Sunday, February 8, 2009

Pro Bowl..YARN..

Starting in 2010, the National Football League will hold its Pro Bowl a week prior to the Super Bowl in the Super Bowl host city of Miami. The thought is to strengthen the Pro Bowl, attract more attention, and make it more relevant.

While that's a good first step for the NFL, I have an even better idea for 'fixing' the Pro Bowl: shoot it and bury it ten feet deep in the woods and never talk about it ever again. If anybody comes around to build condominiums in a few years (right!) on the site that its buried, send Tony Soprano and a shovel to move it to another place.

For what is widely considered the king of all sports in the United States, the NFL has always had the weakest 'All Star game'. Football has never been a sport conducive to a 'friendly' competition the way baseball and basketball can somewhat be. A great pitcher can face a great hitter and both can give maximum effort in an All Star game. A great dribbler can go one on one against a great defender in a basketball all star game and we can at least see one aspect of true competition in an otherwise meaningless game. In football, however, the game is so highly predicated on game plans and brute physical force that an All Star game simply doesn't work.

Once upon a time, the Pro Bowl had a place, albeit a minor one, on the sports landscape. When the event was conceived, the explosion of ESPN, the Internet, satellite TV and even VCR's could hardly be envisioned. Fans had rare chances to see the best in the league: they'd either catch them on the local over the air broadcast or maybe a snippet on the evening sports report. So the chance to see the best players all together on one field, even in an exhibition, was something of a novelty.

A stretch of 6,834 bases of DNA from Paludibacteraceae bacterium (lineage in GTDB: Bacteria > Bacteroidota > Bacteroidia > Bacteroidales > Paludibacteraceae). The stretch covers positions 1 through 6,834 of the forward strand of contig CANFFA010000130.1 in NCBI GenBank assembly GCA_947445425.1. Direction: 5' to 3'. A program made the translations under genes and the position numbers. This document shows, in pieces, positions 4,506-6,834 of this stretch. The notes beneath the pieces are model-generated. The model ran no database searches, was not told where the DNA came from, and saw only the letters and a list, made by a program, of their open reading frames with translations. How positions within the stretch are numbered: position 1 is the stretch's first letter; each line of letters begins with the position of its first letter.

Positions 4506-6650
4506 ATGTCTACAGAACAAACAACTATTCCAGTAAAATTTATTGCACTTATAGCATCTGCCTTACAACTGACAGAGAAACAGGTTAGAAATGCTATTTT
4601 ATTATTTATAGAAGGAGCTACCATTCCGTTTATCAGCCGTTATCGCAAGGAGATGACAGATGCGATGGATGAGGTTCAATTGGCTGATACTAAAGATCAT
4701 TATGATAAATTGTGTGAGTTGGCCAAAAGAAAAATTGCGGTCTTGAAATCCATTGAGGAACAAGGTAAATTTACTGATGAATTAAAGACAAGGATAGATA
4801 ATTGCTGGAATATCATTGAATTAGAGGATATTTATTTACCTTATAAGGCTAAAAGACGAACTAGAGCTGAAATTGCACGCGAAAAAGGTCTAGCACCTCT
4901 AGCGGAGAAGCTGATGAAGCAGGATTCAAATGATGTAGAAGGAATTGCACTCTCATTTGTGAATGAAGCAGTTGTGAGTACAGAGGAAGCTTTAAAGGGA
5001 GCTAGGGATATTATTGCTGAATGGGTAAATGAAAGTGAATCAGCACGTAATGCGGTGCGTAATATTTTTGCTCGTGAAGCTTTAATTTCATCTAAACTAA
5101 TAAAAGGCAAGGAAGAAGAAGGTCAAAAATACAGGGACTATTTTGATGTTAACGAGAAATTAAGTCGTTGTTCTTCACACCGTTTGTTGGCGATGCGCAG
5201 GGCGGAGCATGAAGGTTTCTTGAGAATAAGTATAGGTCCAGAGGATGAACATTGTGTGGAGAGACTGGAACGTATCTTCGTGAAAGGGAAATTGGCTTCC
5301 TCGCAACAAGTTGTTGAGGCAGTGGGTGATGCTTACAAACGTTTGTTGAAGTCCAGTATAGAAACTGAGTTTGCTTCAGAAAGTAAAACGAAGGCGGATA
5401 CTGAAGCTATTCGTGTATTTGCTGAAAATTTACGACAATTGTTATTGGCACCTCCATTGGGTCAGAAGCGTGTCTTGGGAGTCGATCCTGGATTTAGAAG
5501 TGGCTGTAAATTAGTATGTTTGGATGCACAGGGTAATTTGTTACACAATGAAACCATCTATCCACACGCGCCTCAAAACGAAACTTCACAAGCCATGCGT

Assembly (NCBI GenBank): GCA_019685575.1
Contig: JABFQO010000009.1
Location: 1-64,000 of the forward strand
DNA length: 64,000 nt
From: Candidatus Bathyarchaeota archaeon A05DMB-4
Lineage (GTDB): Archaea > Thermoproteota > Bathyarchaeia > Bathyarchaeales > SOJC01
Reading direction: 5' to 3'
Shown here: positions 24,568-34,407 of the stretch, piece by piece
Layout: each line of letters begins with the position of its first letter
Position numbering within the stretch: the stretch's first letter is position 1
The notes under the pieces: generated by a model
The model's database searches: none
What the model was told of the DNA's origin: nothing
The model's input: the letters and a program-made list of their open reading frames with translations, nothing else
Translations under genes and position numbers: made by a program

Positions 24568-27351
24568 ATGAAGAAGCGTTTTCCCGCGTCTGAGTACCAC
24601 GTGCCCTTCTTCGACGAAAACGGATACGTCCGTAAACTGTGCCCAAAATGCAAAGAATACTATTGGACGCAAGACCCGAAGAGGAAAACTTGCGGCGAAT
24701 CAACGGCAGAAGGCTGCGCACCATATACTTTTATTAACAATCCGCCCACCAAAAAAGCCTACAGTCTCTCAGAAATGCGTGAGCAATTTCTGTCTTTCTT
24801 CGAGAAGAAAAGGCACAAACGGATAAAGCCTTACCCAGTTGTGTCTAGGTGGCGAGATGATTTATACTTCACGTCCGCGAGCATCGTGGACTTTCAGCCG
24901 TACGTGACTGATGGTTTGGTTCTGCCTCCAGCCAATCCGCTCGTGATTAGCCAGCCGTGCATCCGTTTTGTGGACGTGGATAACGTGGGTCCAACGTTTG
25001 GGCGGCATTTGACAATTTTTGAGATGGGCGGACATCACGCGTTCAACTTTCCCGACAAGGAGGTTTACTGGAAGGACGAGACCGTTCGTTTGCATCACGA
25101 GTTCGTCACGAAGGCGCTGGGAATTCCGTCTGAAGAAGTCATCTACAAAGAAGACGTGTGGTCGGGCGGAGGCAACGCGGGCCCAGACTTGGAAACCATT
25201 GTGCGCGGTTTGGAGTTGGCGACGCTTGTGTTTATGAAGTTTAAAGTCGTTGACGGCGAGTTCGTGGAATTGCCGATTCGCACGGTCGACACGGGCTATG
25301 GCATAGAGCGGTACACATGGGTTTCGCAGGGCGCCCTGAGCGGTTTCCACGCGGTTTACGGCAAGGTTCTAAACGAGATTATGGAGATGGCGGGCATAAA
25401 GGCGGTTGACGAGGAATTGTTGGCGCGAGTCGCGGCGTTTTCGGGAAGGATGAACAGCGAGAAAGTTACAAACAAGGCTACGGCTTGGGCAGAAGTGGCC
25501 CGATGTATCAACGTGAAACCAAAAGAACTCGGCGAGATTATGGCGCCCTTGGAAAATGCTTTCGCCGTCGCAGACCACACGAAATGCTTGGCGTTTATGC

Now, it's just stupid.

There is simply not a lack of opportunity anymore to watch any team, and any player, that you would like to. It is now possible to watch, and re-watch, every play of every game online, over the TV or even on your handheld wireless device, while they participate in TRUE competition.
As annoying irrelevant as even pre-season games can be, the Pro Bowl is much worse. At least in pre-season games, the hardcore football fan can watch some semblance of his team for about five minutes, and then even watch some of the guys scrapping to try and make the team against guys on the other team trying to do the same. With the Pro Bowl, most of the big names bow out anyway, and those that do show up are basically playing a version of football closer to the Sunday afternoon flag football league down on the town green than what we've come to
 love and expect out of the NFL.

The NFL is all about tactics and strategies; conditioning and strength; teamwork and leadership. NONE of those qualities, except maybe arm strength, matter in the Pro Bowl. NONE. Worse yet, the Pro Bowl comes precisely a week AFTER the crown jewel of not just the NFL, and not just of sports, but of what some would say all of American pop culture: The Super Bowl. All the attention and time that is focused and spent on that game is justified. To spend anymore a week later on the lamest 'major' event in pro sports would be asinine.

So next year, the game will come the week BEFORE it. Yawn. Fine, it's a dead week anyway. But by definition, none of the Super Bowl participants will be in the Pro Bowl game. So the two best teams, or at least the two teams with a chance to win the Vince Lombardi trophy, will have nobody in what is supposed to be a showcase of the best players in the league? What in the world is the point of this? Why?

Who is watching this thing anyway? I'm sure there are some degenerate gamblers, home bound seniors, and people whose two year old baby broke the remote. But why is the NFL doing this to its brand? WHAT is the point?

I know what some of you are thinking. "Well, then, just don't watch it, what do you care?" Fair enough. Nobody forces me to watch it and I don't. I can't even tell you who the starting quarterbacks are on either team. But for an entity as image conscious, as careful with its brand and as intelligently marketed as the NFL is, this is the hokiest and most insulting thing it can do. Any notion that anybody should spend three hours watching this nonsense is just plain dumb.